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Discussion in 'Magyar (Hungarian)' started by 123xyz, Sep 1, 2012.

  1. 123xyz Senior Member

    Skopje, Macedonia
    I have encountered the verb "jön" in an alternative form "jő" and I was wondering where the "n" came from, since the second form is archaic and therefore older. I suppose in the "jő" form, it would be analogous to "lő", but the conjugation patterns are different - was there something in the past that set these verbs apart that resulted in different conjugations?
  2. francisgranada Senior Member

    It is a quite difficult question ... I try to say some remarks rather than to give an exact answer:

    1. There exists also an older infinitive ni, so seems to be a regular form (3rd pers.sg.) of this, while jön is spontaneousely considered the 3rd pers.sg. of jönni

    2. Etymologically, the "original" Hungarian stem was probably *jöv. This explains the words/forms like jövő, jövés, jövetel, jövök ... But due to later phonetical changes in Hungarian, the form *jövni became "unusual" (or "unprounceable") so it split into two forms, jőni and jönni (once probably different dialectal variants) and further on, the form jön replaced the older as a certain kind of hypercorrection (jönni > jön).

    3. The different evolution of lőni and jőni could be explained by different Proto-Hungarian (Prae-Hungarian) stems for the two verbs that, as consenquence of the phonetical shifts in Hungarian, partially coincide, but not in all the cases. Examples from some other Finno-Ugric languages: *lii-, *lüö- but *juv-, *jod-.
    Last edited: Sep 1, 2012
  3. Olivier0 Senior Member

    français - France
    Another explanation I read (Sauvageot perhaps): this -n in jön is an old verbal mark of singular 3rd person, like in vagyon (-> van) and nincsen (=nincs), and the pattern -C/jöv-V (before consonant/vowel, like -C/löv-V) changed to the pattern-CC/jöv-V (like CC-al/V-val "with") of the present tense forms: jöv-ök, jö-ssz, jön, jöv-ünk, jö-ttök, jö-nnek/jön-nek, instead of jő-sz, jő, jő-tök, jő-nek.
  4. francisgranada Senior Member

    Yes, I've been thinking also about this possibility. But:

    1. seems to be older, and this -n (3.pers.) is no more active for a very long time (and it's proper appearence/function in some verbs is not very clear, at least to me :)).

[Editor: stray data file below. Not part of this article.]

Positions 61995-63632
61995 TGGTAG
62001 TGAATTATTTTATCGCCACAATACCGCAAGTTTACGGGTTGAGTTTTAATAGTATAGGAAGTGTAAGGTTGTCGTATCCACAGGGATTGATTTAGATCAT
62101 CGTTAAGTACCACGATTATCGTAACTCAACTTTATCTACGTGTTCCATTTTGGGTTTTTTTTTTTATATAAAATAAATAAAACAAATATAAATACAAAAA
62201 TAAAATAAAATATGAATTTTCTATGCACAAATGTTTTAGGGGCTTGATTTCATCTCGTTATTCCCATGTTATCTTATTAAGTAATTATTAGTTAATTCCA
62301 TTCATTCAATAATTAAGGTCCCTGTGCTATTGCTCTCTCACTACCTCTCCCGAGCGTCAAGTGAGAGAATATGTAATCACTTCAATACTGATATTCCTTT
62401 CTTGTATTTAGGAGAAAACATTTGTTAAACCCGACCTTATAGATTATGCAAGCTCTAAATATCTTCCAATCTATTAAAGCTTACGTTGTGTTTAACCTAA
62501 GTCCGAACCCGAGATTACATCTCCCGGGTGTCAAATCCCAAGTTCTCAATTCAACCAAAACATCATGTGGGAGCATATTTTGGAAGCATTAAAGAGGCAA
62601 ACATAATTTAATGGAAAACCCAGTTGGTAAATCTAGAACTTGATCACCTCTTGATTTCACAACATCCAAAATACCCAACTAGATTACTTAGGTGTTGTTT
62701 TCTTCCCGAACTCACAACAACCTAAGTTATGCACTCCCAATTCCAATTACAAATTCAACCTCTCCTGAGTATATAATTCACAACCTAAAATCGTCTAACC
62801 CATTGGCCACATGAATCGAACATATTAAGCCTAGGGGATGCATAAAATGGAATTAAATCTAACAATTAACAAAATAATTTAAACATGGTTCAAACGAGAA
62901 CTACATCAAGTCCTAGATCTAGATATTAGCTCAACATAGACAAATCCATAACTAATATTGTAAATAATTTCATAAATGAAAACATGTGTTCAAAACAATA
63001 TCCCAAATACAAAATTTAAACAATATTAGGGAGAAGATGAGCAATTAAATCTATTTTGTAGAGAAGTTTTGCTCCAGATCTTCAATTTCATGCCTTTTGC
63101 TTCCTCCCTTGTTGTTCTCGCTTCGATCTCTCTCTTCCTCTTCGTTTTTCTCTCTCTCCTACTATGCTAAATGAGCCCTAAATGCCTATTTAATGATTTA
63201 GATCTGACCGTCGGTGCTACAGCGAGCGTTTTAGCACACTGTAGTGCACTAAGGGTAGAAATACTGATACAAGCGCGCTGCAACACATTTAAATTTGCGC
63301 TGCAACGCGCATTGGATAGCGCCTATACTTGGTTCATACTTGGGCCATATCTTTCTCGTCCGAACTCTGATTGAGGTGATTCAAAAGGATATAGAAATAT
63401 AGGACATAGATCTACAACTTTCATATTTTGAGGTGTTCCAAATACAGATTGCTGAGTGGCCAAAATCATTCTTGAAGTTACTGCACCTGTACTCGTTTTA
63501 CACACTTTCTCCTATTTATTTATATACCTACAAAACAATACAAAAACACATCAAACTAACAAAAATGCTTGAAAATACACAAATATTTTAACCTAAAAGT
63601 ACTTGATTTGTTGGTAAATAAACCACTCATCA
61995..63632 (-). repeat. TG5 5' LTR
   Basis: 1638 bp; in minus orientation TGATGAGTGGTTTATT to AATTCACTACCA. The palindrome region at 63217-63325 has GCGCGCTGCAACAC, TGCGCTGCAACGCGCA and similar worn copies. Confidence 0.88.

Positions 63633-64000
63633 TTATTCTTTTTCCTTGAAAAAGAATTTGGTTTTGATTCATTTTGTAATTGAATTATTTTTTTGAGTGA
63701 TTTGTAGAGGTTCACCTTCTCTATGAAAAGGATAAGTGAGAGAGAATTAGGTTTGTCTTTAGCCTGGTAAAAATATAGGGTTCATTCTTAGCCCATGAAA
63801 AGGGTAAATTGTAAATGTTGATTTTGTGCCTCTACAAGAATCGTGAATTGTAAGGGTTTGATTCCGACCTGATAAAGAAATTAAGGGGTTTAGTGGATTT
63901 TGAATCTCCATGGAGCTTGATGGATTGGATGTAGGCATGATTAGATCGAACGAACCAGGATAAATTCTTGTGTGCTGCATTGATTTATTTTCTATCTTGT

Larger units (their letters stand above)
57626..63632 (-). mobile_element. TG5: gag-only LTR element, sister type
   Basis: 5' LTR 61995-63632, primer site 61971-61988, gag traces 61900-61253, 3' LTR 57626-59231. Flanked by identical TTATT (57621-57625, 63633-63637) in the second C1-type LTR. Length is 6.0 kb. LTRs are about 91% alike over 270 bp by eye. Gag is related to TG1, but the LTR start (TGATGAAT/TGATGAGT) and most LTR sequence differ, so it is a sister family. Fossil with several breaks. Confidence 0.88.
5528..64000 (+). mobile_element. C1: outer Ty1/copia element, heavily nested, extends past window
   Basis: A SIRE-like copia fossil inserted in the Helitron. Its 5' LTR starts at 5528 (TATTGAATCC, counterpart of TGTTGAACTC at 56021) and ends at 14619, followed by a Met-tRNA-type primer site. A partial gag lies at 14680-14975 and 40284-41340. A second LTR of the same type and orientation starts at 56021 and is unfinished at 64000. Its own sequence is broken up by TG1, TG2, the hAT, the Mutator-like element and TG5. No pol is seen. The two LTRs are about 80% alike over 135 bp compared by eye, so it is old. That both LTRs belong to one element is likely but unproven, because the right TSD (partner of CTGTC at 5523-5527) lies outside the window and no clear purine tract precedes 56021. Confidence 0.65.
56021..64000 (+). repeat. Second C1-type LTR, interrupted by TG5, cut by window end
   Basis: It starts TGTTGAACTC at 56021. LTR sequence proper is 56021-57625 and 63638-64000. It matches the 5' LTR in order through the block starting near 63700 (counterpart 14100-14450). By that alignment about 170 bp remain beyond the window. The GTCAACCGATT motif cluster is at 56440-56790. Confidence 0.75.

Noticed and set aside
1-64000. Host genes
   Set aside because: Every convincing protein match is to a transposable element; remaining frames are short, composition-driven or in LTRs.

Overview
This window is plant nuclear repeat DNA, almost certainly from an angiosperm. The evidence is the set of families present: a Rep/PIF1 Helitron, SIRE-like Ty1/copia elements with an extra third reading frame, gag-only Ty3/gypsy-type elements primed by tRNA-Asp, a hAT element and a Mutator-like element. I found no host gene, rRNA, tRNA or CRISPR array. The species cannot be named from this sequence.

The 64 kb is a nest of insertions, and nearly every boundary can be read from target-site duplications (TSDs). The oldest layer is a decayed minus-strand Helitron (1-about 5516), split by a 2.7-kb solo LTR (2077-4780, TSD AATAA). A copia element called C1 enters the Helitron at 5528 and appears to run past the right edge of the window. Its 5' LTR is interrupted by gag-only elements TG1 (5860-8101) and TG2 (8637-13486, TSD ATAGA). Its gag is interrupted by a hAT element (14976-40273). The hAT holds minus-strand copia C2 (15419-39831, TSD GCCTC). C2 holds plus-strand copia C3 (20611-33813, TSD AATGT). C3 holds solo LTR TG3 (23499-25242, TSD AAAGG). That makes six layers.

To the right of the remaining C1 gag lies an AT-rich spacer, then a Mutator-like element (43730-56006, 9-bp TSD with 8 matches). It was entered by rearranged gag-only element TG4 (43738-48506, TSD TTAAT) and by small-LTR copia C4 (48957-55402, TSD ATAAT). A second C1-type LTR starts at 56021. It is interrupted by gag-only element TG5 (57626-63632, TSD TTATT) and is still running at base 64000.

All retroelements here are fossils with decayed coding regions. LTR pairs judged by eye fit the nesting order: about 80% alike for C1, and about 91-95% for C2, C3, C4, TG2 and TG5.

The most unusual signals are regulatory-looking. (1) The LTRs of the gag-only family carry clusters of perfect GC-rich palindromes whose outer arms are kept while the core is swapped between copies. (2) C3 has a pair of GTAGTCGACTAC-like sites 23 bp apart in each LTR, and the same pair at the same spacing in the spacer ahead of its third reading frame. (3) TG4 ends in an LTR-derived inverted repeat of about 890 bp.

2. In such case I should expect jőn and not jön. See e.g. tőn and lőn (arch. past tenses from tenni and lenni, 3rd pers.sg.)
    4. The presence of a final "v" and it's further evolution (jöv > jöu > jöü > jő) is quite typical in Hungarian. See e.g. lov > lou> ló, jav > jau > jó etc ...
    Last edited: Sep 3, 2012
  5. 123xyz Senior Member

    Skopje, Macedonia
    Thank you for your answers
    The hypercorrection theory and the third person -n suffix seem plausible, as well as the way the postvocalic "v" developed in Hungarian leading to the two different forms of jön (and the convergence with lő in many forms). As for francisgranada's point 2, are the archaic past forms ending in -n such because of a third person -n suffix? I thought they were just a root form. I haven't found the full conjugation of these verbs in that archaic tense so I couldn't compare - are the other forms without an "n"? Also, is the -n in the indefinite subjunctive third person suffix (for example, adjon) the same third person suffix?
  6. francisgranada Senior Member

    There is a suffix -n, which appears in the third pers. sg. subjunctive, as in adjon, but sporadically also in the archaic forms of indicative in some verbs. They are rather exceptions, so it's not clear (at least for me) what was the original/etymological function of this -n. Examples (all that comes to my mind): van, (arch. vagyon) megyen, teszen and tőn, lőn (past). Interestingly, it appears also in the Finnish verb on (Hung. van, he/she/it is) while the stem of the verb is ol- (Hungarian vol-, e.g. volt, volna ...)

    (I'm not sure about the exact forms of this "régies múlt" of lenni, but I guess they could be: levék/lők, levél/lél, leve/lőn, levénk, levétek, levének. The second form is more archaic, while first is regular).
    Last edited: Sep 9, 2012

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